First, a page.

A photo shoot about vintage prescription glasses means portrait photography. However, when Colleen arrived at Bray Station, I noticed her beautiful skirt. Very much the style of the late 1950's and early 1960's. So here she is, posing in the style of half a century ago (skirt and glasses) with a touch of modern times (like the watch). Great!
These Nylor glasses were kindly given to me by Peter, a colleague at work. Peter saw my first exhibition of portrait photography and afterwards he talked with his father who is now ninety years of age. Peter's mother died young and the father kept the house pretty much the way it was. Several of the mother's glasses were still kept on a shelf. When Peter mentioned my photography project, his father kindly agreed to let the glasses have a second life. During the past three years, the Nylor glasses were featured in at least a dozen photo shoots. Many models like them because the glasses stand for a glorious era from the past which is often a source of inspiration for the new generation. Besides, there is an intangible quality to the Nylor glasses. Somehow they seem to suit most models. Timeless beauty indeed. Thank you, Peter!
After seeing Colleen posing in three modern Zenni glasses with a touch of the cat eye look, it's nice to compare these contemporary glasses with a vintage pair made by Nylor between 1960 and 1962. It illustrates that even during the heyday of the cat eye era, the most popular glasses had only a touch of the cat eye look.
donderdag 28 november 2013
Arguably one of the best portraits from this photo shoot. Feel free to disagree....
At some stage of the photo shoot, Colleen said that my choice of vantage points was different from any photographer she worked with. It's always welcome to receive that kind of feedback as I have no clue how other photographers work. It would be great to attend one of Alain's photo shoots. All I can say is that the glasses often dictate the vantage point, showing a more prominent jaw line than elsewhere. And of course, it is my aim to show models the way they really are. Also, I like to portray strong, independent women with a mind of their own. The combination of these three factors leads to my perhaps unorthodox approach.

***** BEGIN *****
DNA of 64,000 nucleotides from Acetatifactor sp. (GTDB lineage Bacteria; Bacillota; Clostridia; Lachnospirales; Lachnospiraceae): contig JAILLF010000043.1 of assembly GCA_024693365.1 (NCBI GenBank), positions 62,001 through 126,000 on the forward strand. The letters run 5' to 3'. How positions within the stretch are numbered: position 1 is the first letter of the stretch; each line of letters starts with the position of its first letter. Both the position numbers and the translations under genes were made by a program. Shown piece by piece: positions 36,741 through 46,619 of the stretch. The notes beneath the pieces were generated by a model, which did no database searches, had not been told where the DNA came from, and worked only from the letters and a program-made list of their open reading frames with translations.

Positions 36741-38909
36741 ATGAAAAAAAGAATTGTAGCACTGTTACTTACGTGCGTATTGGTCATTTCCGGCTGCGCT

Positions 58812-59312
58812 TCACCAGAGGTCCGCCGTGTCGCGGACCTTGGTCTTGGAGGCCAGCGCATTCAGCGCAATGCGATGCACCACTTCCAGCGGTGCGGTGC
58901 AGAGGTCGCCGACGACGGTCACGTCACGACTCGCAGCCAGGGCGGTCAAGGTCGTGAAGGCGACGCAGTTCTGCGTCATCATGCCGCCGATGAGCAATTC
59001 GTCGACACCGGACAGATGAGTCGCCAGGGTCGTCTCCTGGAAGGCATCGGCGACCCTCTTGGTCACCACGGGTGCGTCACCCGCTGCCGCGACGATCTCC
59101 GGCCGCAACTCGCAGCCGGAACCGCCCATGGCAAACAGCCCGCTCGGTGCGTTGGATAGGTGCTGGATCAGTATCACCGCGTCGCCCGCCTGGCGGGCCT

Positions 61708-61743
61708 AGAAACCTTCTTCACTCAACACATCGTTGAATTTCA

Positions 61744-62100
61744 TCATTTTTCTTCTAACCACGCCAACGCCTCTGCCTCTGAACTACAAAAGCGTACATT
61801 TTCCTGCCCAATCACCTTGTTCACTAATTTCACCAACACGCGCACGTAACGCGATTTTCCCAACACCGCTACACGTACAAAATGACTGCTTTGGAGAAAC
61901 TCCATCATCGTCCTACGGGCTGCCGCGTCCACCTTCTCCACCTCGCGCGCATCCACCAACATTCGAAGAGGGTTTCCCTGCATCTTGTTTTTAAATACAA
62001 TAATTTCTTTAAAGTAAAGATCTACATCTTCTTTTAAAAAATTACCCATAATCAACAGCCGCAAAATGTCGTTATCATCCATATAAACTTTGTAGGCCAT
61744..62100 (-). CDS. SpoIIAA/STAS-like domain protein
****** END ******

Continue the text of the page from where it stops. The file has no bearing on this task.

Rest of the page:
In spite of the damp in the atmosphere, resulting in steam on the lenses, this is an excellent portrait of Colleen in contemporary glasses with a touch of the cat eye style. Note the very effective use of the finger. Colleen is a master at this version of "minimal art". Many of her portraits would have lost some of their quality without the use of her hands. She seemed to know by instinct where to put her hands when I gave my instructions for the next vantage point. A perfect rendition of "Q & A"!
Colleen posing in another Zenni pair with a touch of the cat eye style. Unlike the previous pair, these glasses are quite popular among my models and several of them now wear these glasses in everyday life. The glasses come in three coulours: medium brown, black and imitation tortoise shell.